Genesis Torres-Romero
Thanks to the scholarship, Genesis Torres-Romero is the first member of her family to attend college

After a tiring hunt for scholarship money resulted in no progress, Genesis Torres-Romero was just about to give up on her search. Then, her mother, BSCAI member Ana Torres, told her about the new Stephen H. Swigart Scholarship for Higher Education.

"I didn't have that much faith that I would receive a scholarship because I had already applied for several scholarships and never got anything," Torres-Romero says. "I thought, 'Why not apply!'"

This decision would change her life.

When Torres-Romero received the call confirming that she won the scholarship, she inevitably jumped up and down alongside her mother, who reinstated her confidence with seven words, "See! You are a very smart girl."

With the $3,000 scholarship, Torres-Romero relieved her parents of the financial stress of higher education and became the first member of her family to attend college.

"This was one of the biggest things that has ever happened to me — my parents never had the opportunity to make it to college," she says. "Going to college means that I have the opportunity to grow and follow my dreams, all while giving back to my parents for everything they have done."

Since then, Torres-Romero has begun her studies in general engineering at Northern Virginia Community College (NOVA). Her schedule keeps her busy with rigorous classes, such as calculus and physics — but so far, her favorite class is "Introduction to Electrical and Computer Engineering."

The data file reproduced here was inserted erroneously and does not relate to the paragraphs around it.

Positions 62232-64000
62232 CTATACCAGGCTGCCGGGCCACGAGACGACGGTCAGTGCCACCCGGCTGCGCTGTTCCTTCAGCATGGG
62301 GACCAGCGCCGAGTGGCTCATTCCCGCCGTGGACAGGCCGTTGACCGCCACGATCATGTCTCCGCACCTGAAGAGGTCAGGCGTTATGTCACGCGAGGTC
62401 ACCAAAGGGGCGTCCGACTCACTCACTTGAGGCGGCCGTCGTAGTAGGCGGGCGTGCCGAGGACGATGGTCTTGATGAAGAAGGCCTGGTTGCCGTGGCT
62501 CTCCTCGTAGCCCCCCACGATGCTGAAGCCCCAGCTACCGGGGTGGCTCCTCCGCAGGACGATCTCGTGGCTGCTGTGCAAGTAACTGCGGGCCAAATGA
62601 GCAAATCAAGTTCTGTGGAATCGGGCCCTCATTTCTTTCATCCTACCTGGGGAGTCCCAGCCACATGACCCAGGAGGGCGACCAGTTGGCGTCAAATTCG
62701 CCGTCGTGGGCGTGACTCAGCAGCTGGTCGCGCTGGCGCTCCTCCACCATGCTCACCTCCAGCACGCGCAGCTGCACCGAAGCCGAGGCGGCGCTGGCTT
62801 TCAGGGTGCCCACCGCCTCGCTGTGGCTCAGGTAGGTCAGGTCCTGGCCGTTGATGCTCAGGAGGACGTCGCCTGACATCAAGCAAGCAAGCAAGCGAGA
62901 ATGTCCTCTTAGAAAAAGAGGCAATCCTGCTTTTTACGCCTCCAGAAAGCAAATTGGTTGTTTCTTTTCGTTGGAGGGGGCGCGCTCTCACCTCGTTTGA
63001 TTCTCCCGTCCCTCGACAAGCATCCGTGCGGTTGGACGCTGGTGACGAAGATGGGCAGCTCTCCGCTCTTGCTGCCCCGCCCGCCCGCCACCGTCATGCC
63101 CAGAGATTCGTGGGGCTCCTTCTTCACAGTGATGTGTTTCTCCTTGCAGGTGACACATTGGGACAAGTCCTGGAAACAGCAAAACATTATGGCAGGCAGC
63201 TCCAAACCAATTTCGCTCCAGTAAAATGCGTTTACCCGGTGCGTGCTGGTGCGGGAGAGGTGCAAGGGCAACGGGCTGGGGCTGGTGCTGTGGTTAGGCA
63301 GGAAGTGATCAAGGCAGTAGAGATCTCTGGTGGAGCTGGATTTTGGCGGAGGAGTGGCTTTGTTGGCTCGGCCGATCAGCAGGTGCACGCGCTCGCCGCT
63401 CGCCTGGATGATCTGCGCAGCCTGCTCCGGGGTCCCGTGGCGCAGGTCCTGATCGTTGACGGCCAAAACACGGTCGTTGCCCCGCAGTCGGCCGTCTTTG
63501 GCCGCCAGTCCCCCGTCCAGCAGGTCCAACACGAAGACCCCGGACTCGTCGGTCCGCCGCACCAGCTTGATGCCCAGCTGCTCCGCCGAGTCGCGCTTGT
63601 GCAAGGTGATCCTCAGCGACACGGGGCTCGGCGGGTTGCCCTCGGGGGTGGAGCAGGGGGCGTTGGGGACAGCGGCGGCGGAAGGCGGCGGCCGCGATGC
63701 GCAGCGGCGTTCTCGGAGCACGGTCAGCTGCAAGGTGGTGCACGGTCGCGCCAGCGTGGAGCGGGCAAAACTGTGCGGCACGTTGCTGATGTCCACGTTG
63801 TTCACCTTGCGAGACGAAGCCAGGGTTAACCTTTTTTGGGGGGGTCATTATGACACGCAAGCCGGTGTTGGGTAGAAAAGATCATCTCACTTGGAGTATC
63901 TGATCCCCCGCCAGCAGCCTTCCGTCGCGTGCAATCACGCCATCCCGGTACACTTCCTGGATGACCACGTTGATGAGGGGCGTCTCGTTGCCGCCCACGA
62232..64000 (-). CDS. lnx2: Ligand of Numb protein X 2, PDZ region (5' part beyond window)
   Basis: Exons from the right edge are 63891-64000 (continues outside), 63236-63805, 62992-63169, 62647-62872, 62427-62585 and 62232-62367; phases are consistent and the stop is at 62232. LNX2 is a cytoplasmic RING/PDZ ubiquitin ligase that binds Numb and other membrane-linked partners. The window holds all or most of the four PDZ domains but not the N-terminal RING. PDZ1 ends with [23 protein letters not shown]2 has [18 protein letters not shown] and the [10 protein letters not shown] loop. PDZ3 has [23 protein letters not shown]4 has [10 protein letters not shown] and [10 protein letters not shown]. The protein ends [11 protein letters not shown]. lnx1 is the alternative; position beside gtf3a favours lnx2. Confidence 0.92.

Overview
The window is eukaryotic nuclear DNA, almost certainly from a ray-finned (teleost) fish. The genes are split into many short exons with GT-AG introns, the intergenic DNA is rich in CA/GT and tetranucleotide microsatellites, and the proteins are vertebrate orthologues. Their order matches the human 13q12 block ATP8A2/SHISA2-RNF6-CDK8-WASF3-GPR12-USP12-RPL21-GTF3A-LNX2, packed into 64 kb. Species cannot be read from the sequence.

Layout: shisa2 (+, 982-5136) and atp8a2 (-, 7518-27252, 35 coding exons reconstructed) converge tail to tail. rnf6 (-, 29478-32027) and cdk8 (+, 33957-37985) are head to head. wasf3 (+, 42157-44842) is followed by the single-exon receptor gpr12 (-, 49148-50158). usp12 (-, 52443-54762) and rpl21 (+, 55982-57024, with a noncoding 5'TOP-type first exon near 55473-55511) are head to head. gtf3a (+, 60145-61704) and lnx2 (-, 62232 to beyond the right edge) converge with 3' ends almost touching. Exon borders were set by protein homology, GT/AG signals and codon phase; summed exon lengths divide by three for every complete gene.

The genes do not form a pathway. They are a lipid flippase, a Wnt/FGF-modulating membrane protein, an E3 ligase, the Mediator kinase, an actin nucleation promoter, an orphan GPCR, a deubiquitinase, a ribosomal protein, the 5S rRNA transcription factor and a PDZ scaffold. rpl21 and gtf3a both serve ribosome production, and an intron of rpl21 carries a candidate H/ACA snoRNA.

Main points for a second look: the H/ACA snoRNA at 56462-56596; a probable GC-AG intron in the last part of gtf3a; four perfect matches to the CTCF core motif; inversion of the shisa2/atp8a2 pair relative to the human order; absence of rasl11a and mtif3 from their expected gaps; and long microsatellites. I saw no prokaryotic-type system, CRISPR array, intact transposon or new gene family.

"I'm learning in-depth theories and how everything connects to the world," she says. "Getting to learn about circuits and currents is really exciting."

However, learning from women in the STEM field is what excites her the most about college.

"Seeing women in STEM around campus is what inspires me," Torres-Romero says. "I think to myself, 'That's going to be me in three years,' and I really can't wait for that."

Torres-Romero has always advocated for more women to join the STEM world, and she was shocked to see that she was one of two girls in a class of 75 students.

"I wasn't expecting the number to be so low," she says. "I knew in general that not many women were involved in STEM, but you'd think in 2019 the number would be higher."

After this academic year, Torres-Romero plans to transfer to George Mason University, where she will finish her studies in electrical engineering.

At George Mason University, she aspires to join the STEM club for Hispanic students so she can work with mentors to improve her professional skills.

"I hope to improve my communication, problem-solving skills and organization," she says. "I struggle with communication, but being in school clubs pushes me to be more comfortable."

After college, she dreams of working for Lockheed Martin, an aerospace company that works closely with NASA, and plans to pursue a master's degree in biomedical engineering, specializing in prosthetics.

"The way you can mix electrical and mechanical engineering into the human body fascinates me," she says.

Torres-Romero would like to thank Spartan Chemical for providing her the opportunity for higher education, and her parents for their continued support throughout her life.

"From elementary school to high school, my parents have always pushed me to have a bright future and to be on top of my game," she says. "College takes a lot of dedication, but if you really want to do something, go for it."